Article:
I historically call) operations excellence really counts. Every customer that comes in should really have a spectacular time.
Fortunately, we have a lot of franchisees out there that are delivering it. They're not just stressed that in today's world
every single customer counts so when they've booked a party with us we should make sure the party room is ready, it's laid
out, all the special things are there, the crew members are all over them, the customers are bouncing around and having a
blast, and we're wrapping that up all the way to taking the gifts out to the car for them and thanking them for the business
and having a great time. As a franchisee, it's such a positive experience they've all said they love it when they see the
smiles on the customers' faces, they're coming back and that's the real make-up of the day. There's always the basics behind
the scenes if the accounting and payroll and all that, but at the end of the day it's really focused on the customers that
are coming in.
Don Johnson: We're big fans, of course,
and sometimes when you plan a kid's party sometimes there's not as many options as you think. It's great to have more concepts
as options to go to kids parties. And I guess the way the economy is, I guess it's been good for the franchisee with leasing
space. You don't always have to be in that prime space. Have the franchisees been getting some pretty good deals?
Lee Knowlton: They have. Our spaces are bigger than most--around 10,000 square
feet total. We're not really looking for those power centers in shopping malls because they really wouldn't have the space
and since we really are a more destination-type place, we can go to a more B-type location because we don't need the drive-by
traffic and that allows us to have some leverage with landlords that we're taking a bigger space and maybe going to an area
that not everyone's looking at. And in today's times, the landlords are very open, very willing to work especially with national
brands. Ones like ours that are so positive and so fun. You really have to put together the right type of deal that's in everybody's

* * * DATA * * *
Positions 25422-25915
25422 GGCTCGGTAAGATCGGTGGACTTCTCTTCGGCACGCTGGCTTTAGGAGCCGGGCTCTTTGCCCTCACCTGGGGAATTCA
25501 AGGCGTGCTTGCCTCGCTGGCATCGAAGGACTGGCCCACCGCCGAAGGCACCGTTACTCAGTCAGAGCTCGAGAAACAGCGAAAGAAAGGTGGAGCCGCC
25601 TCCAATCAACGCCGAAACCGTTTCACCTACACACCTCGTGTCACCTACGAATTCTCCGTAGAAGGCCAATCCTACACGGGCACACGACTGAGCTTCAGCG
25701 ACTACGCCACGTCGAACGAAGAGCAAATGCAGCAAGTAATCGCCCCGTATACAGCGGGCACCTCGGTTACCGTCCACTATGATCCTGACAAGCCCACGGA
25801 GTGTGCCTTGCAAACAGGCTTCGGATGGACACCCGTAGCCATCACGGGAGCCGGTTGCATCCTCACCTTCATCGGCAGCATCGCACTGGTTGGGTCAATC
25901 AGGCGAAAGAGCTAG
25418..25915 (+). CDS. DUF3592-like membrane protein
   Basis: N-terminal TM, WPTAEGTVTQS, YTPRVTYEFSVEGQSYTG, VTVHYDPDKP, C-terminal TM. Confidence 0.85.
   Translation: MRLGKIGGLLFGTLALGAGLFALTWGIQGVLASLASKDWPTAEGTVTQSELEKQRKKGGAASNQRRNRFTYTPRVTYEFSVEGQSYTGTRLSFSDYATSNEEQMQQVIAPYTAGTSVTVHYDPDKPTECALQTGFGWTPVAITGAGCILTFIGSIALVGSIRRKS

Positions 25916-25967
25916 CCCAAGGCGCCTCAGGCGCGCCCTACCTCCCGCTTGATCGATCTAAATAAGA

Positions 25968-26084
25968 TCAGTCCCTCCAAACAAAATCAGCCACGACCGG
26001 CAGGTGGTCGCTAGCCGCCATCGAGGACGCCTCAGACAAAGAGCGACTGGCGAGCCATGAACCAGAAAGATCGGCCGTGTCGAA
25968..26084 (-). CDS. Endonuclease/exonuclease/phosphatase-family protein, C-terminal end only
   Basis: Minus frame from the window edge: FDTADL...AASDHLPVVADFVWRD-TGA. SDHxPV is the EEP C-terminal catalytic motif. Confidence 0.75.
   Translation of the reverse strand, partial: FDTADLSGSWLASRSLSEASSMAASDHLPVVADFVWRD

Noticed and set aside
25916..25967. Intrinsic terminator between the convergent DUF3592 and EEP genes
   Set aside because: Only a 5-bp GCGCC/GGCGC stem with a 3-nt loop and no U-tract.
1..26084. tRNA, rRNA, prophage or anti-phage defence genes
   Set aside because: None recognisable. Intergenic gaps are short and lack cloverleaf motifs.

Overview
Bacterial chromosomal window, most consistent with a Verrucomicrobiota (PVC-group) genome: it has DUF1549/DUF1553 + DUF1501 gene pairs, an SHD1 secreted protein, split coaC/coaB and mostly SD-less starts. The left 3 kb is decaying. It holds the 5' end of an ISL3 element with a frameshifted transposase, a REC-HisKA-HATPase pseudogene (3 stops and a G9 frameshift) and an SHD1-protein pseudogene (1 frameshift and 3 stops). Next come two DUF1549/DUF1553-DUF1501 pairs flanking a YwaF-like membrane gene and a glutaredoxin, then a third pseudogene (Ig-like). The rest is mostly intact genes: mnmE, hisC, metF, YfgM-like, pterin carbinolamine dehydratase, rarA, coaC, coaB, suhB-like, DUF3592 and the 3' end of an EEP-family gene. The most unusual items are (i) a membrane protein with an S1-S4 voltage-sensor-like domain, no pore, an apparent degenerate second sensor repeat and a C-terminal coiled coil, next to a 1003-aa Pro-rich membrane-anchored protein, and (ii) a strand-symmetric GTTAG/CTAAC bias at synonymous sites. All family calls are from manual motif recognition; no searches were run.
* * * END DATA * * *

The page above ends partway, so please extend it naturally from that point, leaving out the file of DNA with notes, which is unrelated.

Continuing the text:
interest long-term. We've certainly seen that over the last year or two as far as landlords realizing that. If you have a
real nice national brand and a good presence, you should do your best to work with them to make sure they get the right type
of deal to ensure they stay around for years to come and it really works for both sides.
Don Johnson: You've been involved in franchising for a long time, what advise would you give
to our listeners--aspiring entrepreneurs looking to buy a franchise?
Lee Knowlton: You really want to do your research. You really want to do something you're passionate about,
that you personally enjoy or feel that you can have some passion behind, make sure you check out that franchisor--what are
their training systems, their support, what's their history, where are they in the category? There are a lot of business opportunities
out there but are they all going to be around a year or two or three years from now? We certainly are. Do the research. Go
to various stores and talk to franchisees. I've always encouraged any new franchisee that has come in--"what are you
guys all about?" I would, obviously, tell them our philosophy but I would say call our franchisees and talk to them about
how their overall business day-to-day, how do they feel about the franchisor and their support? Because at the end of the
day, that's what really counts. Really encourage them to do that research because that's where they'll really flesh out the
issues. I encourage all franchisees to spend a lot of time in that concept, talking to the franchisee because that's what
you'll be doing. And don't get sold if someone's trying to tell you "it's incredible sales, it's a piece of cake and
you'll make lots of money." Very few businesses are like that so you really want to make sure you understand the business,
what you're getting into, the commitment needed, the financial resources, you're passionate about the business and you feel
good about the franchisor. It's all in the homework.
interested in a Pump It Up and BounceU, I'd say exactly the same thing. I'd be confident we'd offer great support and services
for our franchisees and such a great time. Encourage them to do their homework, that's for sure.
Don Johnson: Great advice.
McDermott: What's the best way for our listeners to get more information on a franchisee? Any websites they can go onto?
Yeah, any of our websites. pumpitupparty.com and for BounceU, it's bounceu.com.
Click on "about bounce" or "own a bounce" or "about pump it up." We have all the information
Marty McDermott: I want to thank you again.
You've been an incredible guest and we'd love to have you back in the near future.
Lee Knowlton: Anytime. My pleasure. Thanks a lot for the time, guys.